June 10, 2003

Are you growing carrots in your nursery?  For most of you, the answer is probably YES!.  We are going to focus on 3 plants in the carrot family this week (some call it the parsley family).  Technically called the family Apiaceae, the carrot family is known for about 1/2 dozen weeds, as well as your garden variety carrots.  We are going to focus on just 3 that I see commonly in the northern Willamette Valley including:  cow parsnip (Heracleum lanatum), poison hemlock (Conium maculatum), and wild carrot (Daucus carota).  All three species are in bloom right now (in Oregon).  Cow parsnip has been blooming for about 4 weeks and is starting to go to seed, poison hemlock has been blooming for about 2 weeks and is now in peak bloom, and wild carrot has just barely started blooming.

cow parsnip
Cow parsnip is not a weed of economic importance, in my opinion.  This plant is  native to the Pacific Northwest, and mostly seen growing along roadsides and in drainage ditches.  I mention it here just because it is so prevalent in Western Oregon, and because it shares many similar characteristics (especially floral) to the other plants which are major weed problems for the nursery industry.

Cow parsnip is prevalent along roadsides now, though the flowers on the patch that I drive by each day are just beginning to fade.

cow parsnip Flowers occur in massive heads called compound umbels.  Leaves are enormous, growing up to 16 inches long and 12 inches wide.  Each leaf is made of 3 leaflets, with the terminal leaflet being much larger than the 2 basal leaflets.  Stems are pubescent and slightly ridged.

For more images of cow parsnip, click here.

Poison hemlock is common throughout the Willamette Valley, and is in full bloom right now making it easy to spot.  This weed is common throughout the United States, though only to a limited extent in the northern Great Plains.  Poison hemlock was, by some accounts, the poison used to killed Socrates.  It is quite toxic to humans and animals when eaten.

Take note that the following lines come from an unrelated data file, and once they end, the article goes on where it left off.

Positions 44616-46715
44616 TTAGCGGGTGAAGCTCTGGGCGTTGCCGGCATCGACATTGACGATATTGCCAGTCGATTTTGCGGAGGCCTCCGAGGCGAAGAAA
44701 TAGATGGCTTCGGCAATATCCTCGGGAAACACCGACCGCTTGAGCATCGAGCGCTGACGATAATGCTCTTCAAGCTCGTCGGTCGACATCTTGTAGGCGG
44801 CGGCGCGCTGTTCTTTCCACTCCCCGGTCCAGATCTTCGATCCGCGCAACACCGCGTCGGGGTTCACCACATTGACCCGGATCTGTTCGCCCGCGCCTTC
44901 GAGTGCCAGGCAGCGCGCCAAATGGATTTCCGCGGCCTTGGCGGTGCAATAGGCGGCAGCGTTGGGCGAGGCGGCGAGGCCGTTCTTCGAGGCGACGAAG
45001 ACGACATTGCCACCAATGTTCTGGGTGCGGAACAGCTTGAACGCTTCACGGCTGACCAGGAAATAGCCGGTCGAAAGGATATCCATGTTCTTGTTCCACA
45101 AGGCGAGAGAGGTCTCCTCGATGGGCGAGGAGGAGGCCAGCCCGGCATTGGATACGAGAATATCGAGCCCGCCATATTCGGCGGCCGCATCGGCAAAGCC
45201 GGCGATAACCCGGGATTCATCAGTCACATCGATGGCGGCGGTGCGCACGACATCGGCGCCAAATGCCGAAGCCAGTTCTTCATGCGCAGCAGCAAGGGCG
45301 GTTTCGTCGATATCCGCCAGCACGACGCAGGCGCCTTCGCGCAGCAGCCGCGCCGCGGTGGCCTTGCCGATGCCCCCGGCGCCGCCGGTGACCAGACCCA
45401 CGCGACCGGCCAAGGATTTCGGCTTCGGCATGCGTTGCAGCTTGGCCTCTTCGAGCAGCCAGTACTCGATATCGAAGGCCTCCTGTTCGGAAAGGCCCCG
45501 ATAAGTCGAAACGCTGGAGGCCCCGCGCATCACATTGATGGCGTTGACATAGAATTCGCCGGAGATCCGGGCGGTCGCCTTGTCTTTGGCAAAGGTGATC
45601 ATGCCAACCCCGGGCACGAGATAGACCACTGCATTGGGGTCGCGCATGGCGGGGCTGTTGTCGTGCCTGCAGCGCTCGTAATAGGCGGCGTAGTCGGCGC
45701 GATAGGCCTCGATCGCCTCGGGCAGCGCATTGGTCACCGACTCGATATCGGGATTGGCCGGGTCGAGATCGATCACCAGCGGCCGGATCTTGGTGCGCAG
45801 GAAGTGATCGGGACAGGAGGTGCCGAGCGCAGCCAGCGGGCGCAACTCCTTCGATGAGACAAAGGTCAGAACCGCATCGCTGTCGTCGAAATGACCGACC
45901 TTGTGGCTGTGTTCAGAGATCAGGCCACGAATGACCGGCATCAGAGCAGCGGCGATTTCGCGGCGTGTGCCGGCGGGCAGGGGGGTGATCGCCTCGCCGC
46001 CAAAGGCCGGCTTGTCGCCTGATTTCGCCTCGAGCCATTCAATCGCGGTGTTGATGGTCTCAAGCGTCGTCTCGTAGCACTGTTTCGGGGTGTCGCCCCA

poison hemlock Poison hemlock is a biennial that spreads by seed.  Seed germinate in late summer or early spring, and in the first year a rather bushy rosette is formed.  During the second year the plant generates an impressive floral display that can be up to 6 feet tall, with a highly branched array of compound umbels (flower heads).  The most distinguishing characteristic of this plant is its red blotched stems.  These purple-red blotches are evident during all stages of growth, poison hemlock from rosette to flowering stalk.

Poison hemlock can be controlled with herbicides or tillage.  Cultivation and/or herbicides will prevent rosettes from developing the first year (from seed).  However, I often see rosettes grow in nurseries because they germinate during the wet season when it is difficult to get equipment into fields.  At the very least, remove the seed heads before flowers mature.  I often see this plant along roads and fencerows.  Maintain these areas to prevent seed from entering nursery production areas.

poison hemlock

For more images of poison hemlock, click here.

wild carrot
Wild carrot is becoming an increasing problem in the valley.  Wild carrot has flowers similar to those described for poison hemlock and cow parsnip.   However, plants are much smaller in stature.  Wild carrot is a biennial that develops a rosette the first year and flower stalks the second.  Flower stalks on wild carrot are lower growing than those mentioned above (up to 3 feet tall), and generally contain only a single flower cluster per stalk with little branching (in contrast to poison hemlock).

Similar to poison hemlock, wild carrot spreads only by seed.  Proper use of preemergence herbicides will prevent new plants from germinating.  Use postemergence herbicides or other control measures to prevent seed from maturing on plants and entering production fields.  

wild carrot

For more images of wild carrot, click here.

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